NASA’s OSIRIS-REx has said its goodbyes to asteroid Bennu, the space rock it has studied for over two years. The spacecraft has analyzed this small asteroid in exquisite detail and finally last October flew down to its surface to collect a sample of asteroid material to bring back to Earth. Its journey home with its precious cargo has now begun.
On May 10, at 4:23 pm EDT, OSIRIS-REx fired its engines for a full 7-minute burn. The spacecraft started moving away from Bennu at almost 1,000 kilometers (600 miles) an hour to begin its 2.5-year-long path back to Earth.
“OSIRIS-REx’s many accomplishments demonstrated the daring and innovate way in which exploration unfolds in real time,” Thomas Zurbuchen, associate administrator for science at NASA Headquarters, said in a statement. “The team rose to the challenge, and now we have a primordial piece of our Solar System headed back to Earth where many generations of researchers can unlock its secrets.”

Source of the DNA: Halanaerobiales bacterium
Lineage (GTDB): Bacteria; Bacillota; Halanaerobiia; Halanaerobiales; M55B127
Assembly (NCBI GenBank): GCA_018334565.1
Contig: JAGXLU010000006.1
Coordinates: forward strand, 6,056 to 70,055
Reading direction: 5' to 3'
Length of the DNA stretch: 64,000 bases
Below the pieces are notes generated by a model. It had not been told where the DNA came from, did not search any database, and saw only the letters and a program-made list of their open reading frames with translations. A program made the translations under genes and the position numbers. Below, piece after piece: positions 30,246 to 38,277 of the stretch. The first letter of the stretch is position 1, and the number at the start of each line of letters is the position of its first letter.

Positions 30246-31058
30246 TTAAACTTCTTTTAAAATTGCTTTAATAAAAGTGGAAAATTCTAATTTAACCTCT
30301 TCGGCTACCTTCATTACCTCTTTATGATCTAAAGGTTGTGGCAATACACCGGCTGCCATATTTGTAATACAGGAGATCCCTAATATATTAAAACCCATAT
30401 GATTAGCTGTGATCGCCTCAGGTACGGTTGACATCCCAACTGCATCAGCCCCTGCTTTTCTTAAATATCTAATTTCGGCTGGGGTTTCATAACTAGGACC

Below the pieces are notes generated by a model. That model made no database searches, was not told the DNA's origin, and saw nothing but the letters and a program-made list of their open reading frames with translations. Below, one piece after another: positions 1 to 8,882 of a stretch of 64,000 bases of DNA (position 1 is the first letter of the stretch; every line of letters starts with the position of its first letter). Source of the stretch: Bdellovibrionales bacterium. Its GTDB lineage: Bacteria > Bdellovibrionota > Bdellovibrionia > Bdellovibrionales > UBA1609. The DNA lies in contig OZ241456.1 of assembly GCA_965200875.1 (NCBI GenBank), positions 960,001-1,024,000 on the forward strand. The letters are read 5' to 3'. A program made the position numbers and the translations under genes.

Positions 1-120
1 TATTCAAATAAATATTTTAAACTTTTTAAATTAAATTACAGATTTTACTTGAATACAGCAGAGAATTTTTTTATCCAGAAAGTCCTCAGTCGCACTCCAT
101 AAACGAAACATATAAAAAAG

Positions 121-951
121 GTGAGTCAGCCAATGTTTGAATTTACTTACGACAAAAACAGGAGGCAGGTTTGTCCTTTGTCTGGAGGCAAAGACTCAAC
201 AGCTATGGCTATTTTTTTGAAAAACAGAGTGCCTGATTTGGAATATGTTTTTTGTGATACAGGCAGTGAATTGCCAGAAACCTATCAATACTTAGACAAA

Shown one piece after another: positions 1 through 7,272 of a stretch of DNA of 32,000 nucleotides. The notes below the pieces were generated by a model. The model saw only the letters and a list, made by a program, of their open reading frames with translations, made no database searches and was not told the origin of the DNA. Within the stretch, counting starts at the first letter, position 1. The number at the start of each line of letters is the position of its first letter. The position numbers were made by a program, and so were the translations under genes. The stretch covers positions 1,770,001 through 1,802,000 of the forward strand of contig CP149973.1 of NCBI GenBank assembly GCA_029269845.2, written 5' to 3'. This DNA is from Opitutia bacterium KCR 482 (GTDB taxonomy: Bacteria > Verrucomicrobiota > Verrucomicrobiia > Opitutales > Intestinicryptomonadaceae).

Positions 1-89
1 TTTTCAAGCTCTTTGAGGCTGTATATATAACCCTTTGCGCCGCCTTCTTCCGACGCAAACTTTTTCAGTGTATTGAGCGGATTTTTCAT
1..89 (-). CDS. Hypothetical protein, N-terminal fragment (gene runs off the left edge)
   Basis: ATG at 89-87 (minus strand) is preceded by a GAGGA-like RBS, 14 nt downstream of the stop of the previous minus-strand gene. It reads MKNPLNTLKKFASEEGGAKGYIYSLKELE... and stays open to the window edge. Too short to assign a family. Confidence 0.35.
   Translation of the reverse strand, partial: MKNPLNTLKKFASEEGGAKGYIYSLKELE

On October 20, 2020, the spacecraft flew down to the surface to grab a pristine sample of Bennu's soil, capturing some spectacular footage along the way.
“From a science standpoint and from a mission achievement standpoint, this is really the core moment,” Beau Bierhaus, OSIRIS-REx scientist at Lockheed Martin, told IFLScience at the time. “This is where we accomplish what the mission set out to do.”
Just a week before its historic touchdown, the mission released incredible footage captured while studying the asteroid that when edited together makes you feel like you are standing on its surface.
OSIRIS-REx is only the third spacecraft to collect material from an asteroid, and the first for the US, after Japan's Hayabusa and Hayabusa2 missions to asteroid Ryugu.
And now, mission complete, the journey home begins.
“Our whole mindset has been, ‘Where are we in space relative to Bennu?’” said Mike Moreau, OSIRIS-REx deputy project manager at NASA’s Goddard Space Flight Center. “Now our mindset has shifted to ‘Where is the spacecraft in relation to Earth?’”
The spacecraft will go around the Sun twice before getting past Earth on September 24, 2023. Then it will drop the sample capsule and fire its engine once again to move into a new orbit around the Sun, smaller than Venus’s. The sample capsule is directed to land at the Utah Test and Training Range in Utah's West Desert.